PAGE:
• Farinata degli Uberti •leader of the Ghibelline faction in Florence from 1239 to 1250 (death of Frederick II) when the Guelphs regained power in Florence and he went in exile with his supporters (in Siena, a Ghibelline stronghold) • Farinata allied himself with Fredericks illegitimate son, Manfred of Sicily • September 1260, Farinata led the Ghibelline forces to victory over the rival Guelphs at the Battle of Montaperti and he took Florence. • The leading Guelph families were banished and the government of Florence was radically restructured to ensure Ghibelline rule. • Ghibellines voted to raze Florence utterly to the ground. Only Farinata stood out against them, declaring himself to be a Florentine first and a Ghibelline second, and vowing that he would defend his native city with his own sword. • Ghibelline destroyed the citys defences and the homes of the leading Guelphs, knocking down 103 palaces, 580 houses, and 85 towers. • 1266 Guelphs regained control of the city and repeated in reverse the demolitions, by destroying every building belonging to the Ubertigiovedì 15 marzo 12
    • Uberti’s housesgiovedì 15 marzo 12
    • Meanings Historians have tried several times to limit in terms of social, political, institutional, religious or family membership the Guelph or Ghibelline front. • They dave the label of "Guelph" to some noble houses, to some municipalities, to some religious attitudes (such as Catholic orthodoxy), to some kind of government (the "Popolo") • Social-economic theory: Guelphs linked to "bourgeois"; Ghibelline linked to the "rich people” (magnati) and nobility and common people (popolo minuto) • Even military architectural elements, like the battlements of the forts received these labels: Guelph - "squared crenellations”, Ghibelline - "swallow-tailed" crenellationsgiovedì 15 marzo 12
    • Ghibellines?giovedì 15 marzo 12
    • Guelphs?giovedì 15 marzo 12
    • Both?giovedì 15 marzo 12
    • Non-stable “two parties” system • There were towns and families, "Guelph" simply because the municipalities or the rival families ended up to be identified, for contingent reasons, as partisans of the Empire, and vice versa. • Usual changes of side. The choice, rather than ideological or theoretical, for the supremacy of the Empire or for the endorsement of the papal hierocratic policy - seems to have been a result of political divisions and rivalries of family. • The identification of Guelph front with the papal policy was not itself as automatic, and so the kind of relationship between the Guelphs and the Papacy, which covered a wide range of attitudes. • "Guelph" and "Ghibelline" were often used by contemporary - particularly after 1250, mainly in the Tuscan area - simply to distinguish between the warring parties.giovedì 15 marzo 12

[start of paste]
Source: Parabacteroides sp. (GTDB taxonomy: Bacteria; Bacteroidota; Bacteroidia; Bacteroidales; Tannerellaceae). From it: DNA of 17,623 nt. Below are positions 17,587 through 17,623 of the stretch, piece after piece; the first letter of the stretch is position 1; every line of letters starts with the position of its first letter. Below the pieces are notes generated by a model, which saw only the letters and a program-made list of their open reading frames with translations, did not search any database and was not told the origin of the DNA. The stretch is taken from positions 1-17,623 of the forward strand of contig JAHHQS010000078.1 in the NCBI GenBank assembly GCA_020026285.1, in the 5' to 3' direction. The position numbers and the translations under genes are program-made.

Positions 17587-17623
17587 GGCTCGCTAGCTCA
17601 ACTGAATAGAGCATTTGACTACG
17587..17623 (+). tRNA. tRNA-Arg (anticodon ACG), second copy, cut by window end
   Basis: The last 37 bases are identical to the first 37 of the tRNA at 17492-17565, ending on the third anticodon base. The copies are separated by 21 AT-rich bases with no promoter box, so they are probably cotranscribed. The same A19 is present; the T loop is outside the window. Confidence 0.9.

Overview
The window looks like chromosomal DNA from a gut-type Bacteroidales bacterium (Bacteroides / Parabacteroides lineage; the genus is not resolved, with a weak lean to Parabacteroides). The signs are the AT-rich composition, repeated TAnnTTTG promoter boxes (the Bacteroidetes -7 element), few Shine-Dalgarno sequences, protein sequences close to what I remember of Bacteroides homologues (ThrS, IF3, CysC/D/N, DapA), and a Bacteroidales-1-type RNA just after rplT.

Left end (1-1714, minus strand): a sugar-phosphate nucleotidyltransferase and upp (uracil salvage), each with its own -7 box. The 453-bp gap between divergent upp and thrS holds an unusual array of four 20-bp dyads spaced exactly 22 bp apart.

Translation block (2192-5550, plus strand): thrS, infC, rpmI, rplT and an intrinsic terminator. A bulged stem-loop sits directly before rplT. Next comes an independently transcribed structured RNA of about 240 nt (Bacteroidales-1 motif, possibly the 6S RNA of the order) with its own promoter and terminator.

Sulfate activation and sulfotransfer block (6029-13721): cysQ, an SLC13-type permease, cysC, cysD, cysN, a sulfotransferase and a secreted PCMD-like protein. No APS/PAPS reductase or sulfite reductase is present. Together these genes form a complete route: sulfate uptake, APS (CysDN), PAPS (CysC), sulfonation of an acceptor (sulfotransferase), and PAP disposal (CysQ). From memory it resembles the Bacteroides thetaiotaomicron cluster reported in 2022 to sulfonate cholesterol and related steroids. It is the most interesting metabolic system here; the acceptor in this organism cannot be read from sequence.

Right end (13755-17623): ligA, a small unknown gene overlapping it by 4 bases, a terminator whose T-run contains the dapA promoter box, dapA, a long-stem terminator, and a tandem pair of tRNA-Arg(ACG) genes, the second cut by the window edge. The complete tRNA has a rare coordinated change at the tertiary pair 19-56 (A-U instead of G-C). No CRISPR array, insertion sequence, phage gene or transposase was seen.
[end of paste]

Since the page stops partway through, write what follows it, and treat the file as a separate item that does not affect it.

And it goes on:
• A new scenario • Crisis of the Empire and the Papacy in front of the growth of National monarchies (in Europe) and “regional” city states in Italy • It’s less important to be of a town in front of another town: the evolution is towards principates (Signorie) with a leading town and several subject towns (READING Brucker) • The evolutions is also towards a stronger rule, by a lord, a prince or a duke... and the fading of communal institutions. The fights of factions became less and less important (READING Shaw)giovedì 15 marzo 12
    • Deep theoretical argument • Dante Alighieri: the struggles between Guelphs and Ghibellines cause the decadence of the Empire. From God derive two universal powers, parallel and independent, that of the Pope, who regards the spiritual sphere; and that of the emperor, the political one. • Marsiglio of Padua (Defensor Pacis) • Bartolo da Sassoferrato (De Guelphis et Ghebellinis): “the two names were not about the Church neither to the Empire but only to the factions that were in a province or in a city” • Pietro Azario of Novara: deeply criticises the violence between the two sides • In 1366, to mitigate the conflict, Bernabò Visconti ordered all his subjects not to utter the words "Guelph" and "Ghibelline"giovedì 15 marzo 12
    • Legacies • Very strong interpretation in Italian nineteenth-century historiography because of the contemporary debate about the political role of the popes in the Italian Risorgimento ("neo-Guelphism") • Neo-Ghibellinism: movement which brought together who, lacking confidence in the papacy, were inspired by Mazzinis program without believing to the future unity. They wanted a federal republic (Niccolini and Guerrazzi). • Neo-Guelph: movement which developed Giobertis essay "About the moral and civil primacy of Italians," where it is stated Risorgimento had its base on the Catholic religion and the pope.giovedì 15 marzo 12
    • www.ladestra.infogiovedì 15 marzo 12
    • Legacies • Periodical resurrection of the two “sides” given the strong power and influence of the papacy in Italy • Periodical resurrection every time someone wants to build a strong “two parties” system inside the nation inevitably less or more near to the Church and for or against the enhancement of some “rights” (homosexual marriage, abortion, euthanasia, living wills) • 2005 Marco Taradash (member of the parliament) wrote an article “Yes to lay choices, no to the fight between Guelphs and Ghibellines” • 2009 another similar debate about the duty to put the crucifix in classroomgiovedì 15 marzo 12